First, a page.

Academic journal article Psychonomic Bulletin & Review

Three Case Studies in the Bayesian Analysis of Cognitive Models

Academic journal article Psychonomic Bulletin & Review

Three Case Studies in the Bayesian Analysis of Cognitive Models

Article excerpt

Bayesian statistical inference offers a principled and comprehensive approach for relating psychological models to data. This article presents Bayesian analyses of three influential psychological models: multidimensional scaling models of stimulus representation, the generalized context model of category learning, and a signal detection theory model of decision making. In each case, the model is recast as a probabilistic graphical model and is evaluated in relation to a previously considered data set. In each case, it is shown that Bayesian inference is able to provide answers to important theoretical and empirical questions easily and coherently. The generality of the Bayesian approach and its potential for the understanding of models and data in psychology are discussed.

Psychology as an empirical science progresses through the development of formal models incorporating theoretical ideas designed to explain and predict observations of psychological phenomena. This means that progress in psychology relies upon the quality and completeness of the methods it uses to relate models and data. There is little point in developing theories and models, on the one hand, and collecting data in the laboratory or the field, on the other, if the two cannot be brought into contact in useful ways.

In most empirical sciences, Bayesian methods have been or are rapidly being adopted as the most complete and coherent available way to relate models and data. Psychology has long been aware of problems with traditional frequentist and null hypothesis significance-testing approaches to parameter estimation and model selection, and recognition of the Bayesian alternative has followed from a number of recent articles and special volumes addressing the general issues (e.g., Lee & Wagenmakers, 2005; Myung, Forster, & Browne, 2000; Myung & Pitt, 1997; Pitt, Myung, & Zhang, 2002). Beyond the illustrative applications provided in these general treatments, however, there are few worked examples of Bayesian methods being applied to models at the forefront of modern psychological theorizing. Perhaps one reason is that there has been too great a focus on model selection defined in a narrow sense-particularly through the evaluation of Bayes factors-rather than a full Bayesian analysis. The perception that all that Bayesian methods have to offer for the evaluation of psychological models is a number that quantifies how much more likely one model is than another is dangerously limiting.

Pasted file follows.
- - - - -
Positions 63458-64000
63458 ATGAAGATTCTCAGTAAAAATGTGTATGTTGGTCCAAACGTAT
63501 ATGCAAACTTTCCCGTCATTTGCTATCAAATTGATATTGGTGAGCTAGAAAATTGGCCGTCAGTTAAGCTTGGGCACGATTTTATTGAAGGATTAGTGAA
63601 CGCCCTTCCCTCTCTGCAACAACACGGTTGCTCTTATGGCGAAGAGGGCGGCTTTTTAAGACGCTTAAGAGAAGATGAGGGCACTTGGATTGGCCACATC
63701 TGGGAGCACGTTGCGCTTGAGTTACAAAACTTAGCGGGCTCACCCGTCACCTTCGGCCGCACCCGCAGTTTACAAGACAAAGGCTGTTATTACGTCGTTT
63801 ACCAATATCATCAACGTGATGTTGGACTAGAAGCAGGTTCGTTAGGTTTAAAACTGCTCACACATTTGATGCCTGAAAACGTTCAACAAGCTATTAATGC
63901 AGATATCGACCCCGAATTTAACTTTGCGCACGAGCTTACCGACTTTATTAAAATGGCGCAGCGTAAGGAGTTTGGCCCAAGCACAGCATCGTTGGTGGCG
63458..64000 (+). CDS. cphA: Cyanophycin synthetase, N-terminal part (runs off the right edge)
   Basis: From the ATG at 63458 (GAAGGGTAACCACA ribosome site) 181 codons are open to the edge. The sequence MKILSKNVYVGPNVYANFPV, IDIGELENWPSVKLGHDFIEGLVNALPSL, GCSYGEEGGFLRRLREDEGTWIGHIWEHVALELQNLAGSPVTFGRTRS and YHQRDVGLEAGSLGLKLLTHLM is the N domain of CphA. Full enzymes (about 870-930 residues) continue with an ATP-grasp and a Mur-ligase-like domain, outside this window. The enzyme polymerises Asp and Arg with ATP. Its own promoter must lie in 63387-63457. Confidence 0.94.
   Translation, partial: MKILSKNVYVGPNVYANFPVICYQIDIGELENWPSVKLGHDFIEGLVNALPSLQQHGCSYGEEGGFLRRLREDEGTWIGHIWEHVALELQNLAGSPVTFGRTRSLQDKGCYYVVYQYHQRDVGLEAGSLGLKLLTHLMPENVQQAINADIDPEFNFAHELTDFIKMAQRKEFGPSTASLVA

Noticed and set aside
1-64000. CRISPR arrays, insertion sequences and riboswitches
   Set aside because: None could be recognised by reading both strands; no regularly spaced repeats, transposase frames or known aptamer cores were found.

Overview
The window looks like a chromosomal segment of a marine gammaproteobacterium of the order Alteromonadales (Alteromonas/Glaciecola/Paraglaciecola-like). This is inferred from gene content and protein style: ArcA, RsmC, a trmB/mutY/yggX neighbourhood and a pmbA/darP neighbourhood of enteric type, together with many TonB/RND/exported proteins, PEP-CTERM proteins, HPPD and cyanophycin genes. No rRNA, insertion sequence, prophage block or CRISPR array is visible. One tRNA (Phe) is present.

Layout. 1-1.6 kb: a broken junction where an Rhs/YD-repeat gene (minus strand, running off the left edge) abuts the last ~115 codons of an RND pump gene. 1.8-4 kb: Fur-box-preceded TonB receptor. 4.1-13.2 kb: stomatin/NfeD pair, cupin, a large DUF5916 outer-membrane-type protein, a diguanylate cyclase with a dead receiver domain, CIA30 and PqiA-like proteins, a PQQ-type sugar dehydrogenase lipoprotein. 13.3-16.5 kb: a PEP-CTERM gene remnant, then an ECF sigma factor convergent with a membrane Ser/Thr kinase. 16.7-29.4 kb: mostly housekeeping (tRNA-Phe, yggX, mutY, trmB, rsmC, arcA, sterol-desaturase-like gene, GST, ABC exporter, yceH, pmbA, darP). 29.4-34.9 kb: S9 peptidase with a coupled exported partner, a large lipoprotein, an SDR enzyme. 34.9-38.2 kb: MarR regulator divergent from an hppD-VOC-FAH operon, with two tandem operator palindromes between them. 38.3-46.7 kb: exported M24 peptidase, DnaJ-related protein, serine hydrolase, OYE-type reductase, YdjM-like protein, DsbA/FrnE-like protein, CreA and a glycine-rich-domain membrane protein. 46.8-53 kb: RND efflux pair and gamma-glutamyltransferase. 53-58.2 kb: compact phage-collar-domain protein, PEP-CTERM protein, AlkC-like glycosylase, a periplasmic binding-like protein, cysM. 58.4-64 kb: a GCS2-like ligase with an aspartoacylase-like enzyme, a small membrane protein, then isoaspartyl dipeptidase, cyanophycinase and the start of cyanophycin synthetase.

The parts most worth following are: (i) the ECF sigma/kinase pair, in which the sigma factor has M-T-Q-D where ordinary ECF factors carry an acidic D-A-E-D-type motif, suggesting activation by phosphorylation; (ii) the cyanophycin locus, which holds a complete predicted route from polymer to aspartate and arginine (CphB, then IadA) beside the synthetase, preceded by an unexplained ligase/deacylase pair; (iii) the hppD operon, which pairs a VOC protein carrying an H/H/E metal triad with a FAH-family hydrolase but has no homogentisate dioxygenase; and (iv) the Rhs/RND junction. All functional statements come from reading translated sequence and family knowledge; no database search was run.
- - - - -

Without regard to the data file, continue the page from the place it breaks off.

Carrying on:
In this article, three previous cognitive-modeling studies are revisited, in an attempt to demonstrate the generality and usefulness of the Bayesian approach. The three applications involve the multidimensional scaling (MDS) representation of stimulus similarity (Shepard, 1962, 1980), the generalized context model (GCM) account of category learning (Nosofsky, 1984, 1986), and a signal detection theory (SDT) account of inductive and deductive reasoning (Heit & Rotello, 2005). These applications were chosen in order to span a range of cognitive phenomena, to involve well-known and influential theories, and to put a focus on the ability of Bayesian methods to provide useful answers to important theoretical and empirical questions.


Theoretical Background

MDS representations of stimuli use a low-dimensional metric space in which points correspond to stimuli and the distance between points models the (dis)similarity between stimuli (Shepard, 1957,1962,1987,1994). Nonmetric varieties of MDS algorithms for inferring these representations from pairwise similarity data (e.g., Kruskal, 1964) make only weak assumptions about the form of the relationship between distance in the MDS space and stimulus similarity. However, Shepard's (1987) universal law of generalization provides a compelling case that similarity decays exponentially with distance, at least for relatively low-level perceptual stimulus domains. …

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